A Brief OLED History Lesson
They might be new to most consumers, but OLED technology has actually been around for quite awhile, relatively speaking of course. It all started back in the 1950s, when the first observations of electroluminescence in organic materials were made by André Bernanose in France. According to Wikipedia: "They applied high-voltage alternating current (AC) fields in air to materials such as acridine orange, either deposited on or dissolved in cellulose or cellophane thin films." But that's OLED technology in general. For a good history on OLED lighting, we turn to our good friend Rod Mertens,, who penned a guest post on lighting.com covering the brief history of OLED lighting products. He writes:
The first OLED lighting fixture was introduced by OSRAM back in 2008. The desk lamp, designed by renowned lighting designer Ingo Maurer, used 10 OLED panels, and OSRAM only ever made 25 fixtures (each costing around €25,000!). Today, several companies are producing premium OLED lamps; but still, the cheapest OLED lamps cost around US$500.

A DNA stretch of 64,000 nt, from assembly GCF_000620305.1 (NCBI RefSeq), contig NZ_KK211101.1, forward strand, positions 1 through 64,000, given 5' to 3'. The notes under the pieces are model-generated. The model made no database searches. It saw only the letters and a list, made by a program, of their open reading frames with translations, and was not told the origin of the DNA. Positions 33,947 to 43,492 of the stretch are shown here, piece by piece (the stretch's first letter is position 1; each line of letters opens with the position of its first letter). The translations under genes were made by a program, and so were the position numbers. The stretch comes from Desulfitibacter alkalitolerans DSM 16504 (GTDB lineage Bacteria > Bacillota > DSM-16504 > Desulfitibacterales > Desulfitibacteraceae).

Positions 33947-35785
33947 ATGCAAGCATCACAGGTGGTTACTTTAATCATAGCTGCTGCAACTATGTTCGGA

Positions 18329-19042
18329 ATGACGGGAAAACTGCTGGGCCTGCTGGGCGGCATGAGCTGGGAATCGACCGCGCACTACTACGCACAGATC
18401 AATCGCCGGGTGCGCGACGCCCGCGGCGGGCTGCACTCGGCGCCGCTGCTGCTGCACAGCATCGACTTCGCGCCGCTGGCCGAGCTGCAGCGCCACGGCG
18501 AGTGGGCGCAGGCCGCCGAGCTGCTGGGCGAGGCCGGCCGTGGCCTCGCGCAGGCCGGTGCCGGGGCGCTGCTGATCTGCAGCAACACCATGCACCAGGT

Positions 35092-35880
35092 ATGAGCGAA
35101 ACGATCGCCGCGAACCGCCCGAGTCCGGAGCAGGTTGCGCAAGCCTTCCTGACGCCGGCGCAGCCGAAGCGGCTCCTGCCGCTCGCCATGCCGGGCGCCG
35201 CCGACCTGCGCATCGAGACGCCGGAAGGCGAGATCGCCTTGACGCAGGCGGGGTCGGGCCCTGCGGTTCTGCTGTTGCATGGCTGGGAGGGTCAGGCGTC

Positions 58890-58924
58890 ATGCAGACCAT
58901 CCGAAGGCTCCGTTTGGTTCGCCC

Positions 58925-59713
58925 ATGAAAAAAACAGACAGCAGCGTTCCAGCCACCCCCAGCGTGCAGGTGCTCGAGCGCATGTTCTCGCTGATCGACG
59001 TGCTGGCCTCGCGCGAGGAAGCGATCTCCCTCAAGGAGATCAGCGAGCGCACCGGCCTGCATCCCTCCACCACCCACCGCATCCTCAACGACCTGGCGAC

In 2009, Philips became the first company to offer OLED panels, under the Lumiblade brand. Lumiblade panels are being offered mostly to designers and OEMs allowing them to experiment with the new technology. Philips also sells panels for premium commercial installations. For example, Aston Martin’s new showroom has 800 Lumiblade panels hanging from the ceiling.
Most of these OLED panels are not very efficient (only 15 lm/W to about 50 lm/W), small in size, and are made on rigid glass substrates. The Fraunhofer is the first (and only) company to offer transparent panels, under the Tabola brand. Verbatim offers color-tunable panels, in which you can choose the light’s color on the fly. Some companies, such as LG Chem, focus on efficiency. The largest OLED panel on the market today is Lumiotec’s 15-by-15 centimeter panel.
Due to the premium price, OLED panels are still found only in very high-end fixtures and installations, such as art lighting and in showrooms. Low efficacy, low brightness, and low production capacity continue to prevent the technology from entering the general and commercial markets. Some analysts actually believe that OLEDs will never be able to compete with CFLs and LEDs and will remain a niche technology.
If you noticed, we bolded two sentences in Rod's excerpt and we did this for two reasons:
- To show how quickly things can change in this dynamic space.
- To prove the analysts wrong.
We firmly believe that OLEDs will compete with other forms of lighting - and we think they can do it at an affordable price point. Hopefully, if things go as planned, we'll have played a small part in the rewriting of the OLED history books.